Over the last 4 ( going to 5) years of this blog, I have written a few posts related to Leadership & It would be great at this point to reference some of the links below for your catching up.

Be a Leader, Be a Boss!!

Leadership & Work Ethics Series

Criteria for Leadership

Cultivating Leadership Skills in our Kids Series

The leadership growth journey is summarized below based on John C. Maxwell’s principle & book “The 5 Levels of Leadership“:


It’s the lowest level of leadership and considered the entry level to the leadership ladder. Maxwell points out that just because someone is a boss does not necessarily mean they are leadersand those people will not get past level one. They do not think of those who report to them as team members—rather, they consider them their subordinates.

Because of this, they hold rules, regulations, and policies up on a pedestal, using them to control the people who report to them. The only reason people follow level one leaders is that they have to, and they follow them only so far as they must.

Because it is entry-level, the position does not require any particular effort or ability. Any person can be placed in the position of level one leadership, so anyone seeking to become an influential leader must seek to advance past this level.

A level-one leader will have difficulty influencing volunteers, younger people, and the highly educated.


As the first level requiring effort to obtain, level two marks someone’s rise to leadership. This level leads to people following because they are compelled to by something more than following orders or a job description. The reason for this is that there is a relationship between the leader and those reporting to the leader. This fosters an environment where people feel that their leader values and trusts them. They start to work together with their leader.

The leader is no longer in charge of subordinates, but rather begins to act as a point person for a team of equals.


This is where the wheat is separated from the chaff. In this analogy, the leaders are the wheat and those who do nothing more than occupy positions of leadership are the chaff. Strong leaders get results and impact an organization. They have the ability to be productive individually and to inspire their team to be productive. In order to reach level three, leaders must have self-discipline and work ethic. They must possess organizational skills.

At this level, leaders are starting to develop an influential reputation because of their relationships with others and because of their production. It is important to keep building relationships—reaching a higher level of leadership does not grant permission to neglect the skills that brought one to previous levels. As the level three leader produces, momentum builds and not only does the bottom line improve, but so does morale.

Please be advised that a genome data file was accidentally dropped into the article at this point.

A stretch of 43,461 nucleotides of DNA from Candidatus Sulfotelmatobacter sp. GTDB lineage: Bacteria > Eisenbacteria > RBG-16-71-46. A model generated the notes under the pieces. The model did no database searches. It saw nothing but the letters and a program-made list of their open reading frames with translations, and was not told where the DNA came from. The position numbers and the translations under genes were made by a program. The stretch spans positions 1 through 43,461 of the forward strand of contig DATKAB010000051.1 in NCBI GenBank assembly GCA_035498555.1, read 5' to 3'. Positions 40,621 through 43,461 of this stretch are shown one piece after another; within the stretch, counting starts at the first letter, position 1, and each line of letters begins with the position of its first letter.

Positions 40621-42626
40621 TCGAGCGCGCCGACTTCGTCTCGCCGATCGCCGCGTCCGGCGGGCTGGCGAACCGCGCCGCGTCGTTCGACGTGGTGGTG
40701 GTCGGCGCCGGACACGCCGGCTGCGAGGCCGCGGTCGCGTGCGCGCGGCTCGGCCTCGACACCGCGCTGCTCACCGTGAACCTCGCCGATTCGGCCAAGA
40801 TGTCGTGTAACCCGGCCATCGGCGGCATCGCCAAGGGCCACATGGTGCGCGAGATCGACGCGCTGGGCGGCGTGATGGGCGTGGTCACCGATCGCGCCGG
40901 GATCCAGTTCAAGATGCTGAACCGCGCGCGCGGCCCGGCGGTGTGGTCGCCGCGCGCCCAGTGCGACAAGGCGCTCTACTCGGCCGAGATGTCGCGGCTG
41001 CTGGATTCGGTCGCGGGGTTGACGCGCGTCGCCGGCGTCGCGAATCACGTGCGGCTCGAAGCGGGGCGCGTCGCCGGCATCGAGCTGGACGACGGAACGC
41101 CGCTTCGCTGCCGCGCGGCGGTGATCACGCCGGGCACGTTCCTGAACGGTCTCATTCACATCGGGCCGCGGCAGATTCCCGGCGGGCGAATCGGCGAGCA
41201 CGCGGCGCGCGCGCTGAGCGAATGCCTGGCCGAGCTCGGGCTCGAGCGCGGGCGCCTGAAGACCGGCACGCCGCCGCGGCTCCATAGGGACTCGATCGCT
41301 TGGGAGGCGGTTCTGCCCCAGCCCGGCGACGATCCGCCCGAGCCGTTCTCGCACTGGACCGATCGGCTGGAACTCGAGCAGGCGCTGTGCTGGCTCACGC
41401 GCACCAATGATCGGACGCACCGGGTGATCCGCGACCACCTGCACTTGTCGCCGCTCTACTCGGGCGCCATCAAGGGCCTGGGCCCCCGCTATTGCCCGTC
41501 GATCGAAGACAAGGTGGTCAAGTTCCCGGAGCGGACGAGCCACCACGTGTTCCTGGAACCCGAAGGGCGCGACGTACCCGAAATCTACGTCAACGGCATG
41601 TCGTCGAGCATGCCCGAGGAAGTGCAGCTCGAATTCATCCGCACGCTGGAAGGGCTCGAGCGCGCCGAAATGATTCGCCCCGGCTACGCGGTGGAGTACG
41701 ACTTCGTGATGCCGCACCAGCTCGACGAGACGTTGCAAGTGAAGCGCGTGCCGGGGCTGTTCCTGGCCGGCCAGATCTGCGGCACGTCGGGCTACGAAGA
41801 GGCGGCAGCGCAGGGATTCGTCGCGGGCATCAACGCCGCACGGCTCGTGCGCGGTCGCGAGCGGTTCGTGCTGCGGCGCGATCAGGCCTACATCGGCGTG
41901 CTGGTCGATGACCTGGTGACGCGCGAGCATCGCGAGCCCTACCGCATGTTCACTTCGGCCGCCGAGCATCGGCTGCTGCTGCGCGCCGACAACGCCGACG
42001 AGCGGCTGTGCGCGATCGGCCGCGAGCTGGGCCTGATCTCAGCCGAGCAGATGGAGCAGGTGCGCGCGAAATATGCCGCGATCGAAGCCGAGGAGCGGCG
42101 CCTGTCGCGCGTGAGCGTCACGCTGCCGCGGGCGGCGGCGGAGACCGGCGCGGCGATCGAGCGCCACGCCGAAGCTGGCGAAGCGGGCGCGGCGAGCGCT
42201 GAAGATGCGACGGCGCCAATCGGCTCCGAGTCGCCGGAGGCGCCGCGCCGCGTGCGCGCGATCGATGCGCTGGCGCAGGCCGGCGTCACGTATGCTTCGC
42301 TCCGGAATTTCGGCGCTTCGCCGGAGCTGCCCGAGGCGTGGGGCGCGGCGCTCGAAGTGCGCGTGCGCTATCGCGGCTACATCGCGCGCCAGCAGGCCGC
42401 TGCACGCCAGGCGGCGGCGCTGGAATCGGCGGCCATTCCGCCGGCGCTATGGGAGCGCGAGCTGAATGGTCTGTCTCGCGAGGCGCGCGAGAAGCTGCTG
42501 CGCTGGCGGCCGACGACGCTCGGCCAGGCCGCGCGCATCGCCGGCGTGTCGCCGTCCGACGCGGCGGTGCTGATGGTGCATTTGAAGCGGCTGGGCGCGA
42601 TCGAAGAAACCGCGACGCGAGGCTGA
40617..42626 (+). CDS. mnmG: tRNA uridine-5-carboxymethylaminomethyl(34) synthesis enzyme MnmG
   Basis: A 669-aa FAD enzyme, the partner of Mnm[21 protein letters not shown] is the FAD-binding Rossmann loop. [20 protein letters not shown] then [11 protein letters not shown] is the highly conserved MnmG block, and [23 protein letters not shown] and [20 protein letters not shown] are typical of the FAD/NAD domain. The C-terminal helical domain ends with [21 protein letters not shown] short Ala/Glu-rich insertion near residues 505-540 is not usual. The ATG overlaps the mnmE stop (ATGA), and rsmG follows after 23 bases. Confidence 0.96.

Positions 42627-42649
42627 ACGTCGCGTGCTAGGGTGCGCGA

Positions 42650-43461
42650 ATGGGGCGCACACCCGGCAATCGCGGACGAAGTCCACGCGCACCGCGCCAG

The team is able to meet more goals and turnover decreases. This is also the level when leading becomes fun for the leader, too.


At level four, the leader begins to shift from focusing on personal and corporate production to building other leaders. Great leadership begets great leaders—people are an organization’s most valuable asset and also its most appreciable asset because, with the guidance of a level-four leader, others can begin their journey through the levels of leadership as well. Level-four leaders spend only about 20 percent of their time focused on personal productivity. The rest of their energy is devoted to building other leaders.

Work on this level requires that leaders learn to delegate, which can be difficult for more hands-on types. The relationships developed at this stage are often lifelong.


At the fifth and final level, reside the leaders who have led other leaders to level four. It is rare to find a level-five leader because reaching this level requires much skill as well as natural leadership abilities. Level-five leaders are legacy-makers. Success seems to follow in the wake of pinnacle leaders, and it may look effortless to those outside of the leadership levels. Their influence is transcendental. It is rare to find a level-five leader who is not advanced in his or her career as well. This level is a great opportunity for leaders to make changes outside of their organization and even outside of their industry.

Unlike levels one through four, which can be achieved through hard work, skill building, and relationship building, level five requires an innate talent for leadership.

We will continue on the other myths in the coming posts….. Stay tunned

What leadership myths do you have?

Are leaders born or made?

What level of leadership are you on?

This is my (long) snippet …….. I AM SHALOMESQ